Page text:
We are multifaceted beings. And if there is a facet of yourself you have been suppressing to accommodate others, as a first consequence, your presence will be weathered. It takes a lot of energy to unconsciously control the way you show up, tracking how others react compare to just being you. Without full presence, you expect too much from the person in front of you. I was expecting the other would see what I didn’t say. It stopped me from being receptive, and the connection would be lost.
The good girl can do a lot, but she struggles to create. Creation is a process that requires synergy. You might desire a relationship, a job, a business, a great moment with your family. Basically, you want to give life to something that doesn’t exist yet. Whatever you desire to create needs relating at some point.
Because you disconnected from your desires, you disconnected from others. Or because you disconnected from others to do it all by yourself, you disconnected from others. I know it sounds paradoxical; you disconnect from your desires or others to accommodate them wanting to actually maintain a relationship, but what you keep is just the interaction happening in the same way over and over again.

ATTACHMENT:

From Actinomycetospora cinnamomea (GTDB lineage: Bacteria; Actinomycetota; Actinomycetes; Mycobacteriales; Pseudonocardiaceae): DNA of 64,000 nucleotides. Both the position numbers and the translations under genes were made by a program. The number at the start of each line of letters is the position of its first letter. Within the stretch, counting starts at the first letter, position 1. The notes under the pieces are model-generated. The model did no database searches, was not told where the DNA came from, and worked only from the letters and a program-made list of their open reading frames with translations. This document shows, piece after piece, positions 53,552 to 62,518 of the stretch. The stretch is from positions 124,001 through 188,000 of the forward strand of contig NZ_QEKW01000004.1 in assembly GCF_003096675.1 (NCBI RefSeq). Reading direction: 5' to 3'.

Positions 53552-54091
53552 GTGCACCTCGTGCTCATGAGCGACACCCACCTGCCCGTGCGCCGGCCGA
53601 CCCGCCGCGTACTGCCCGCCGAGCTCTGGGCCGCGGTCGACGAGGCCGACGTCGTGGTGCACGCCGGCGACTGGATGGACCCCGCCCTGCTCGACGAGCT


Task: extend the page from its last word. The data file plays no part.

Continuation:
And nothing new can be generated from you accommodating and not being fully present.
Showing up to authentically relate and rocking the boat sometimes instead of endlessly accommodating requires some courage. You will need first to build in your nervous system a certain degree of safety to challenge your old ways of being in order to birth your desire.
The people from your entourage only interested in the good girl might vanish. It can hurt, but you will notice later that these are the people who want your energy but rarely give you some.
With others, you will truly relate.
Does it mean you will always create what you want and have harmonious relationships? Sometimes yes, and sometimes not at first. But you will for sure create an authentic connection.
Authentic connection is like an energetic common ground. It’s the only place where you can put your desires on the table, so that the other gets a chance to clearly see them and eventually meet you there.
From now on, every creation is possible.